2. Dexter said on February 5, 2014 at 3:31 am

    Everybody here is computer literate: go to Sochi, get hacked instantly.
    http://www.nbcnews.com/video/nightly-news/54273832/#54273832

  3. mark said on February 5, 2014 at 6:04 am

    The mess in Sochi is attributable to too little government involvement and control?

  4. Jolene said on February 5, 2014 at 6:35 am

    Another charming feature of life in Sochi, apparently, is that your electronics will immediately be hacked. Richard Engel, of NBC News, had a computer guru set up two new computers with sham info, and, within hours, it had been hacked. Same thing happened to a cell phone. A real shame. One could get a cheap phone for keeping in touch with the members of one’s group, but seems like you’d want your games for downtime, apps for keeping up with the news, and such.

    A video from NBC on the topic:

    http://www.nbcnews.com/video/nbc-news/54268394/

    Related videos in the column on the right at the link above.

  5. Jolene said on February 5, 2014 at 6:37 am

    Whoops! Column on the left at the link above.

  6. Jeff (the mild-mannered one) said on February 5, 2014 at 7:16 am

    Putin, the libertarian.

    Or, incompetent shirtless thug. Of the sort we have down the block from the juvenile court offices even in February. Putin is just a little behind in his tats.

  7. beb said on February 5, 2014 at 8:35 am

    Brown water from the tap? We (Detroit) shut down places where the water is even a little cloudy. My wife was reading off some of this reporting to me last night and I could not believe it. We’re sending our kids into this place? Who knew we’d have to air-lift food and water into the Olympic Village!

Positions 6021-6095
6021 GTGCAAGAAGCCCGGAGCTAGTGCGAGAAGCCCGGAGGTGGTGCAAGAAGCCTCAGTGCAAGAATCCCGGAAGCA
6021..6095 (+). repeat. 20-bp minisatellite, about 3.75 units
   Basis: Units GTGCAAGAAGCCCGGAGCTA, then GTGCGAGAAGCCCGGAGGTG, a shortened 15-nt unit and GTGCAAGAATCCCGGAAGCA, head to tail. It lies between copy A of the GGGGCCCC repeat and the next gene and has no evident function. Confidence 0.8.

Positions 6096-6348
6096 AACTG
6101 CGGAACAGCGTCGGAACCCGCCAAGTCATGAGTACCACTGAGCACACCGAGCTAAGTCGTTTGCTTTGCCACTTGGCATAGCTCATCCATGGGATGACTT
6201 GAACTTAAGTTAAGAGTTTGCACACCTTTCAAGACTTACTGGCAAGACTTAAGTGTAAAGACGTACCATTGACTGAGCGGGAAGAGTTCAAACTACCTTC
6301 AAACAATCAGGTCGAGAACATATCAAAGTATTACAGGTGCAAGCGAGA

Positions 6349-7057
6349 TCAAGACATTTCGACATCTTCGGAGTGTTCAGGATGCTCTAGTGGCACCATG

I heard that three star hotels were charging $700 a night so $40,000 for two weeks sounds about right.

    Alex Pareene suggested, in regards to the Superbowl that the NFL just built a Superbowl stadium somewhere, build it exactly to their specs, build all the celebration facilities and forget about rotating the Superbowl among existing stadiums. After touting all the advantages to a permanent location he went on to suggest that the Olympics do that as well. Souci is a good argument for a permanent location.

  8. brian stouder said on February 5, 2014 at 8:35 am

    big Snow, here now!

    Again!!

    It almost makes me miss the icy lumpy fuck that it completely buried.

    My mom always loved Tom Jones (and indeed, ‘it’s not unusual’, etc)

  9. brian stouder said on February 5, 2014 at 8:55 am

    Beb – I betcha the NFL will never, ever, ever even consider a permanent Super Bowl venue.

    Because then, their popular-socialism-we-won’t-call-’socialism’ taxpayer money pump would lose its prime.

    Why did Indianapolis* build a new-new football stadium/palace when the “Old” one was still fairly new? Because then, getting a Super Bowl was possible…and it happened!

    *and by “Indianapolis”, I mean every tax payer in Indiana

  10. nancy said on February 5, 2014 at 9:05 am

    Isn’t the Rose Bowl a single-event venue? Who else plays there?

  11. brian stouder said on February 5, 2014 at 9:06 am

    One last comment, and I’ll stop.

    Today’s headline made me think Nance had a meaty article about what’s happening in West Virginia right now – sort of our own Sochi-on-the-Allegheny-Mountains

  12. Julie Robinson said on February 5, 2014 at 9:12 am

    Doesn’t UCLA play at the Rose Bowl Stadium?

  13. Scout said on February 5, 2014 at 9:25 am

    What did they expect when they decided to hold the Olympics during Mercury Retrograde? ;)

  14. Connie said on February 5, 2014 at 9:39 am

    The Rose Bowl hosts huge flea markets many weekends. No idea if they are in the bowl or the parking lots.

    Our snow didn’t get going until around 7 a.m. but it is blizzard like conditions and accumulating fast. Snow is drifting across the lot and sidewalks at work

    I stopped to pick up my dry cleaning and slipped in the parking lot, ended up down on one knee with the other leg out behind me. I finally had to ask for help from some guy walking by, who kindly helped me up. The whole thing made me feel stupid, not a great start to my day.